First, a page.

I used to think it was all right for a web designer to submit a quotation for a website which listed what was to be done and how much it would cost. Now, with opportunities for revenue, or at least for cost recovery, such as Google Adsense and banner ads (I know, they ‘don’t work any more’, but bear with me), I believe that any web designer who wants to stay in business should look seriously at including some ideas on revenue, along with the costings.

That pre-supposes the designer will know what she or he is talking about.

What’s brought this on? Well, this morning an email arrived from the management committee for an investment property in a large complex. There was a quote attached for a new website. For reasons too boring to recount, we resisted the inclination to say, why not have a blog, at much less cost, instead of this fancy pants website? But we did suggest that the committee and the designer look at some cost recovery through, say, Google Adsense.

The designer was obviously on the email distribution list, because an email flashed back, commencing with the following paragraph:

‘Google Adsense is good for driving visitors to your website but it is at a cost. Generally those who list in the Adsense categories have websites where products or services can be purchased.’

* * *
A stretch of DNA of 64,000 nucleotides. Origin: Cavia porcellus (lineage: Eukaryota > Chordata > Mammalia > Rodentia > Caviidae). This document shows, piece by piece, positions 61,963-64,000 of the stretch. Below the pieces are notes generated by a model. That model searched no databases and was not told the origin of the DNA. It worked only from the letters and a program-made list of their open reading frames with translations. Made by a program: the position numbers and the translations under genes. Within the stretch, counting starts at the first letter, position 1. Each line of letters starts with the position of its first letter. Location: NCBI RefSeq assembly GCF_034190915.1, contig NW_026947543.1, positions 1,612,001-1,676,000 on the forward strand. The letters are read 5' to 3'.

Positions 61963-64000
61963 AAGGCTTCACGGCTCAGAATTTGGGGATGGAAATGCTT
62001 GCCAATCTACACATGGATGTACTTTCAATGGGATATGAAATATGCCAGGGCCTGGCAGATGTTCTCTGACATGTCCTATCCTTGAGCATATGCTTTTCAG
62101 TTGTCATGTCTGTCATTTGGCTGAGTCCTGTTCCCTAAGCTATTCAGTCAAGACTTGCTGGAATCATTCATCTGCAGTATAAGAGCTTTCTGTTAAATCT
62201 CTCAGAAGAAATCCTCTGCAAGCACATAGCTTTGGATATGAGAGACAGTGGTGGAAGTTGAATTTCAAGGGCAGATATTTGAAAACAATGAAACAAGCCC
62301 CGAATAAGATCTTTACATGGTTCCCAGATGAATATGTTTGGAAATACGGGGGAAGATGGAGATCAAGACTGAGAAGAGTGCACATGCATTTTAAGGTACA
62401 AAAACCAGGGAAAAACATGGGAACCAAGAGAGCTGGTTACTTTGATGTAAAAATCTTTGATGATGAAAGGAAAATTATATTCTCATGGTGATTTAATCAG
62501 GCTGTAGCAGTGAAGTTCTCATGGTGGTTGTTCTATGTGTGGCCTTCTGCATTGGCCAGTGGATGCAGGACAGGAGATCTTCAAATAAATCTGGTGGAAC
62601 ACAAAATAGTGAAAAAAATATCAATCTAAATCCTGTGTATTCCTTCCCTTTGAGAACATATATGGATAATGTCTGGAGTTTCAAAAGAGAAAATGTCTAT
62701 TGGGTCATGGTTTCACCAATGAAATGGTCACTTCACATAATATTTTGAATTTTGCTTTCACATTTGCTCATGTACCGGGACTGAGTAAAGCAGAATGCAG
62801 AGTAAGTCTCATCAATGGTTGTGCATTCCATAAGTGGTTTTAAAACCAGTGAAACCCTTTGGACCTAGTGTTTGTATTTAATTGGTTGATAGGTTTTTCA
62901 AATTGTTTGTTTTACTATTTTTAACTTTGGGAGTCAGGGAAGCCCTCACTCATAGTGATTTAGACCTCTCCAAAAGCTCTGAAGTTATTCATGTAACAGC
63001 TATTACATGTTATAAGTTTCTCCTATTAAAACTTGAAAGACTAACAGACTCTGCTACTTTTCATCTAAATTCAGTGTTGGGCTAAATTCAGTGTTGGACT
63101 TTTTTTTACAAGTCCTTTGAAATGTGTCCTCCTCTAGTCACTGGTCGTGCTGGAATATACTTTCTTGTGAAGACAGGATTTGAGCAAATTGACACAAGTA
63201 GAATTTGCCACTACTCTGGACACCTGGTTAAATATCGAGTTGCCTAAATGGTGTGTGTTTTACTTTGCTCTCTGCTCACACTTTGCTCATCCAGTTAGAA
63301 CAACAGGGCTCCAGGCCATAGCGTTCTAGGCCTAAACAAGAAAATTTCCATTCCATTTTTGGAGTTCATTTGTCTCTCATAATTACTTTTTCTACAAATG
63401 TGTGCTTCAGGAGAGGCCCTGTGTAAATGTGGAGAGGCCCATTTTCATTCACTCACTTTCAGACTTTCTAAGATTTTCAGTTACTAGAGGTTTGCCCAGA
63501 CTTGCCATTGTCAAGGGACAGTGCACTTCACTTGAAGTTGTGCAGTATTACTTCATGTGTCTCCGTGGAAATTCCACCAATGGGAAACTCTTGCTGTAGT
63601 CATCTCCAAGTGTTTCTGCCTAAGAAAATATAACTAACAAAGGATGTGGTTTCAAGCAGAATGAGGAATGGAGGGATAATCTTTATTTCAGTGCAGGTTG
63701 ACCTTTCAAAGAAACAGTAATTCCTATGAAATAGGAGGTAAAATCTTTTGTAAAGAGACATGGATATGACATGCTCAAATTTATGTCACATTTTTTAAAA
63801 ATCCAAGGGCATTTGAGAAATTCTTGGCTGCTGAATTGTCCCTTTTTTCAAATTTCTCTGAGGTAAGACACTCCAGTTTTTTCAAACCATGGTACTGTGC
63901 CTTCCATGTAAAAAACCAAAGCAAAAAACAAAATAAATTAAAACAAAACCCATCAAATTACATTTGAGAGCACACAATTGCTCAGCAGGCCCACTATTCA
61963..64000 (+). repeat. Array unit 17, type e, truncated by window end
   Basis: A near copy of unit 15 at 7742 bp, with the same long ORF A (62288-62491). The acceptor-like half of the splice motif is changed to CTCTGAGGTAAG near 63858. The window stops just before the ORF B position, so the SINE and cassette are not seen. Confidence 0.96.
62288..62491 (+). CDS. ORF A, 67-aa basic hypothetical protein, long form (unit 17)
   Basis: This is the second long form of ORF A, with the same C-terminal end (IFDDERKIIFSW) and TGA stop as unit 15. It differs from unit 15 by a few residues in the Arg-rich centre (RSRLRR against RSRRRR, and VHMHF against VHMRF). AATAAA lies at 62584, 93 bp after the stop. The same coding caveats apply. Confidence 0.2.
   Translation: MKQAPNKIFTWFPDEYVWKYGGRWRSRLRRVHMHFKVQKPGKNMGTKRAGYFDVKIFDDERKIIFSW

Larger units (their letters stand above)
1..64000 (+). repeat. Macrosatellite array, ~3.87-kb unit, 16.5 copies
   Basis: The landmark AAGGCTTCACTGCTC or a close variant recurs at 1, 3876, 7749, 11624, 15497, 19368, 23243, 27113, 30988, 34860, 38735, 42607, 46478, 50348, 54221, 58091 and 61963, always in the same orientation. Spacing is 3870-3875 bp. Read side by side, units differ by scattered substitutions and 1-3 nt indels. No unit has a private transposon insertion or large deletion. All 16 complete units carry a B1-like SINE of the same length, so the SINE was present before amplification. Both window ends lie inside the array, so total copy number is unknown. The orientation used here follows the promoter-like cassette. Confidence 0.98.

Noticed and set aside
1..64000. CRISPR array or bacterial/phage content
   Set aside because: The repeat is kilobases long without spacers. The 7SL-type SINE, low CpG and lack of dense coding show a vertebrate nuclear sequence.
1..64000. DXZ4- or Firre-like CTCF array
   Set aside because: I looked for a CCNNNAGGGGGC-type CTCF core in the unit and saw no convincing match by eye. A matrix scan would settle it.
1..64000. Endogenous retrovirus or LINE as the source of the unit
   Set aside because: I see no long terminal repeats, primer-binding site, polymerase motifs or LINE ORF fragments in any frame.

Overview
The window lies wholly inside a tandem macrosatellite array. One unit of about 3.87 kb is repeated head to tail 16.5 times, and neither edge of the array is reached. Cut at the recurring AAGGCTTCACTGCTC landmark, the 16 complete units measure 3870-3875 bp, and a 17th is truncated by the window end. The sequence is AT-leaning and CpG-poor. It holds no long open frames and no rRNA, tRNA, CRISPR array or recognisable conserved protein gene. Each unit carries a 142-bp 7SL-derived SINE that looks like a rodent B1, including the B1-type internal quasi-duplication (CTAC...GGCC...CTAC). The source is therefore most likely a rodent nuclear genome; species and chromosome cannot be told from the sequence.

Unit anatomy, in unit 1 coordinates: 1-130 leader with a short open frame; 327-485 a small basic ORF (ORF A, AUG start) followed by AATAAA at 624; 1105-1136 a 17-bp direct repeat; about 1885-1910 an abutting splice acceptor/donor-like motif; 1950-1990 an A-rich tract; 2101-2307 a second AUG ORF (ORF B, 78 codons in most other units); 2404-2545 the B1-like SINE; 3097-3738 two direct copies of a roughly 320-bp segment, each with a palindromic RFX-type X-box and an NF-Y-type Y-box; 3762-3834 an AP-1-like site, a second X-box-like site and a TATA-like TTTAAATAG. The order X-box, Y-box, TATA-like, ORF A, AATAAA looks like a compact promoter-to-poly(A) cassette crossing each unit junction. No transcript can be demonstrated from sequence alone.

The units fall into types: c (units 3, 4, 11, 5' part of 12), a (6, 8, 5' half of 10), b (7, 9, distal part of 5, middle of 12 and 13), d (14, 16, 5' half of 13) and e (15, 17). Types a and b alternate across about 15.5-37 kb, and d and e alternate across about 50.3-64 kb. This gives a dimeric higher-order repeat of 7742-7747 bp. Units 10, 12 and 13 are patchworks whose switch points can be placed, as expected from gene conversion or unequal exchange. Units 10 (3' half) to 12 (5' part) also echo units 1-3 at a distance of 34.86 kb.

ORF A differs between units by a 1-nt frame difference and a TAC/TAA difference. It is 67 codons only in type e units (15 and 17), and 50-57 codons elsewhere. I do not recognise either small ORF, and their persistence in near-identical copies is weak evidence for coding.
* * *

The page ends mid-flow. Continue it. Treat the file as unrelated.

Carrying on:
No, that’s Google Adwords you’re thinking of. And you want to charge us over a thousand dollars for the site?

The statesman Clemenceau famously said that war is too important to be left to generals. Is web design too important to be left to web designers?

And to be fair to web designers, clients sometimes (often?) don’t really brief them clearly on why they want a website, what they hope to achieve from it, or what design parameters are to be set. But isn’t it in the designer’s long term interest to educate the client about those things?

 

Share this...Tweet about this on TwitterShare on LinkedInShare on FacebookShare on Google+Pin on PinterestEmail this to someone